The description was plagiarized in the 17th-century text, The Lesser Key of Solomon, issued in English by Samuel Mathers and Aleister Crowley in 1904 (though the description is derivative, The Lesser Key of Solomon depicts the angelic Seal or sigil of Phenex, which I’ve appropriated in turn for the illustration):
The Thirty-Seventh Spirit is Phenex (or Pheynix). He is a great Marquis, and appeareth like the Bird Phoenix, having the Voice of a Child. He singeth many sweet notes before the Exorcist, which he must not regard, but by-and-by he must bid him put on Human Shape. Then he will speak marvellously of all wonderful Sciences if required. He is a Poet, good and excellent. And he will be willing to perform thy requests. He hath hopes also to return to the Seventh Throne after 1,200 years more, as he said unto Solomon. He governeth 20 Legions of Spirits. And his Seal is this, which wear thou, etc.
If you’re a writer looking for an angry fix, or if you’re eager to pen the contemporary equivalent of Arthur Rimbaud’s Une saison en enfer (1873), you’ll be keen on the recurring indications that Phenex is “obedient” and “willing to perform thy requests”. At the very least, you’re sure to have an eloquent companion in your misery. In fact, some occult texts describe the Phoenix as a protector of humanity, spreading its wings before the sun, ensuring mortals below are not consumed by the heat. Keep in mind, however, the warnings against the creature’s beguiling voice (I suddenly hear “Sympathy for the Devil”, Mick Jagger singing “I laid traps for troubadours ...”) and the need for the demon to maintain at least a semblance of humanity to ensure you make it out of the transaction alive—all an indication, perhaps, that in the process of burning for the ancient heavenly connection in the company of this particular character, you’re more than likely going to get burned.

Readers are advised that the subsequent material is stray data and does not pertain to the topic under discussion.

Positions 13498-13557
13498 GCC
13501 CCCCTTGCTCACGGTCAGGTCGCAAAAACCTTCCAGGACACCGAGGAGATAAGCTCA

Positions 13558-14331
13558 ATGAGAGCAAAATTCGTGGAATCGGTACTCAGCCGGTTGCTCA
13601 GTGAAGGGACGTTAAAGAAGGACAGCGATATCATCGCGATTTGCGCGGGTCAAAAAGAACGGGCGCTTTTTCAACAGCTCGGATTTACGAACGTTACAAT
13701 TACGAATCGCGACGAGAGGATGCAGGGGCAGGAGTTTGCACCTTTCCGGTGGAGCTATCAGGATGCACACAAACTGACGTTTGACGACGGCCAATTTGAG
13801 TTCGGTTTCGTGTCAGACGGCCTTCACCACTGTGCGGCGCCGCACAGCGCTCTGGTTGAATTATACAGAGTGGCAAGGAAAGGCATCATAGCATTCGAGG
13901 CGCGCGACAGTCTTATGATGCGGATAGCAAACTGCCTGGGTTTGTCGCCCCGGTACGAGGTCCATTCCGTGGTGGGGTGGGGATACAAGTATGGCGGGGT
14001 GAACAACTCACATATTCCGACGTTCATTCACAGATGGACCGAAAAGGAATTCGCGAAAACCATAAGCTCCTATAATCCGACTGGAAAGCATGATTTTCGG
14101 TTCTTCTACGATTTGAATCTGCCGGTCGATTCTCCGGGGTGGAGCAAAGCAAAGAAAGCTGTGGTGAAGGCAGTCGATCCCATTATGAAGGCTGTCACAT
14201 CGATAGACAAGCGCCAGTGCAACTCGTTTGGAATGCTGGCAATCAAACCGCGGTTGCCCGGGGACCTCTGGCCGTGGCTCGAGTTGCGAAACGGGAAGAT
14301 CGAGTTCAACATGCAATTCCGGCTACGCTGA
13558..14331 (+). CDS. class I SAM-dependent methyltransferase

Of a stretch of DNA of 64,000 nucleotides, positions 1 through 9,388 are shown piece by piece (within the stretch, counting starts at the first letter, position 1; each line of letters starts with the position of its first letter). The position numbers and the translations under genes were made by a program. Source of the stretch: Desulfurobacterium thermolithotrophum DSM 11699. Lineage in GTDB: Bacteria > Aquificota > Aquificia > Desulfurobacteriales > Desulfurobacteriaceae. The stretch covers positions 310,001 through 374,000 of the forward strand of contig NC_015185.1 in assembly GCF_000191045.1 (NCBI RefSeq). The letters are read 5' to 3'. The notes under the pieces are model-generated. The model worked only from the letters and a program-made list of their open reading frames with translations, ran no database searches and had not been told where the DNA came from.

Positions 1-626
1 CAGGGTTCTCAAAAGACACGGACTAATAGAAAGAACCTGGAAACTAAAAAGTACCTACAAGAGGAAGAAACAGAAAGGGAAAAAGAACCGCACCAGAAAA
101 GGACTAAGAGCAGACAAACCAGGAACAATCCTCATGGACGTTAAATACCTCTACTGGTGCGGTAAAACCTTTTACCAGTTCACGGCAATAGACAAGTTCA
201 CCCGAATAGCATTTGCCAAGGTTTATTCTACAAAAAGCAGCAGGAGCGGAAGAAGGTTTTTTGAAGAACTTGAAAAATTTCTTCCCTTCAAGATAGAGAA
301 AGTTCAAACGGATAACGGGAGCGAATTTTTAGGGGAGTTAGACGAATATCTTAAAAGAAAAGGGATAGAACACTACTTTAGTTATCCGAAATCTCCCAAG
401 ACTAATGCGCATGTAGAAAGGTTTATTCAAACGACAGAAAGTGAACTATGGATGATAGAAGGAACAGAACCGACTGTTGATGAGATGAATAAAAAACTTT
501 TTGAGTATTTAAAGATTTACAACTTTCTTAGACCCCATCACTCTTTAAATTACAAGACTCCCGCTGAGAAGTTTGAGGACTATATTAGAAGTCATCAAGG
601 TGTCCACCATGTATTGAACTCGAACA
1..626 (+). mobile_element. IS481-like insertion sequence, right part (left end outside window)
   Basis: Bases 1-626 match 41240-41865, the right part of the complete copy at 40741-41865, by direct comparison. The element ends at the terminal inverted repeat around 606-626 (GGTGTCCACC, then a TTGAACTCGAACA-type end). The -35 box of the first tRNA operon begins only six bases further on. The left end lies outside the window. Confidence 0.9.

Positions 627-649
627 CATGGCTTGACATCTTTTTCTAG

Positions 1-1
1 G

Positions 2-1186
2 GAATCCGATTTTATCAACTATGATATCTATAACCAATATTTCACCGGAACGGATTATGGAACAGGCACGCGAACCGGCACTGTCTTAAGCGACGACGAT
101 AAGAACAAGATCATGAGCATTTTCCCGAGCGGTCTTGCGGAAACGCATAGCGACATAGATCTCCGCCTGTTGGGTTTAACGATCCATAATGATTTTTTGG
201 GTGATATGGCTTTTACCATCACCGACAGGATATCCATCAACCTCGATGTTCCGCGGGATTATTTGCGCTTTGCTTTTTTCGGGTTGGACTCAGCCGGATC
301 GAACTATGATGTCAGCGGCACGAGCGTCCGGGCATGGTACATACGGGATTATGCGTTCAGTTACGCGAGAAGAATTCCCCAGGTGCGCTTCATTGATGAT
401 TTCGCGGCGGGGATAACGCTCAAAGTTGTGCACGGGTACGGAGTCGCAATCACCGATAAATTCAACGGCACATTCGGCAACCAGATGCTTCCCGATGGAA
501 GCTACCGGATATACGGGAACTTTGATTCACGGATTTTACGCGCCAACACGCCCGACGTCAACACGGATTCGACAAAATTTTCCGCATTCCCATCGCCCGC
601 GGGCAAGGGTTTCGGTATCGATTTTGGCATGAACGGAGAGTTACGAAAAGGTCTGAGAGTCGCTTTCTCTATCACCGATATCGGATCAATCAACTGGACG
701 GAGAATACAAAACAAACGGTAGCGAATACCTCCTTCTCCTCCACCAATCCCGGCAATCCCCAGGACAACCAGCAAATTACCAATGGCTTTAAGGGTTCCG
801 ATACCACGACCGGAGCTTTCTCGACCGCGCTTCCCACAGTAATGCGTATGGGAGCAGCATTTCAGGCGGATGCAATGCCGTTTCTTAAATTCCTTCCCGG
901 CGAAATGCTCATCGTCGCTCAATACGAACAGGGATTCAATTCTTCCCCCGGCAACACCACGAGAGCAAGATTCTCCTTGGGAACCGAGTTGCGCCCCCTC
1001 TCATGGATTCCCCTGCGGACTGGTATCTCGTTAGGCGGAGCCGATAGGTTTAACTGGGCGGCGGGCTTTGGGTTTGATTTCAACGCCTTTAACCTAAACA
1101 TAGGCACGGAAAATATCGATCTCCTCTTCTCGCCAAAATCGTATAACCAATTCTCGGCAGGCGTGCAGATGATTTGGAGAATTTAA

Writers with a more developed sense of self-preservation who are determined to enlist a literary patron-angel may want to consider the less diabolic—but, thanks to Edgar Allen Poe, no less melancholy—Israfel or, even better, the wholly consecrated literary powers of angels such as Vretil, Pravuil, Uriel, or Gabriel. Still, if you’re shorn of loved ones, if you’ve made a mess of familiar routines, if you’ve embraced melancholy, abandoned hope, or finally yielded to inner demons, then Phenex may help you compose that broken-hearted, inebriated, resigned, and tormented masterpiece you’ve been stoking in the midst of your creative misery, syllable by searing syllable.
I know the feeling. I was in the company of Phenex when I started writing this essay, but now that I’m finished, I’m pretty happy with the words I’ve strung together. How the hell could I possibly keep writing?
“The Anatomy of Melancholy by Robert Burton” Project Gutenberg
A Dictionary of Angels, Including the Fallen Angels. Gustav Davidson. New York: The Free Press, 1967.
“Howl” Allen Ginsberg (accessed 10 January 2009)
“Melancholia” Wikipedia (accessed 10 January 2009)
“Ode on Melancholy” John Keats. Bartleby.com (accessed 10 January 2009)
“Phenex” DeliriumsRealm (accessed 10 January 2009)
“The Poets” Archibald Lampman. Canadian Poetry (accessed 10 January 2009)
“Seal of Phenex” Liam’s Pictures From Old Books (accessed 10 January 2009)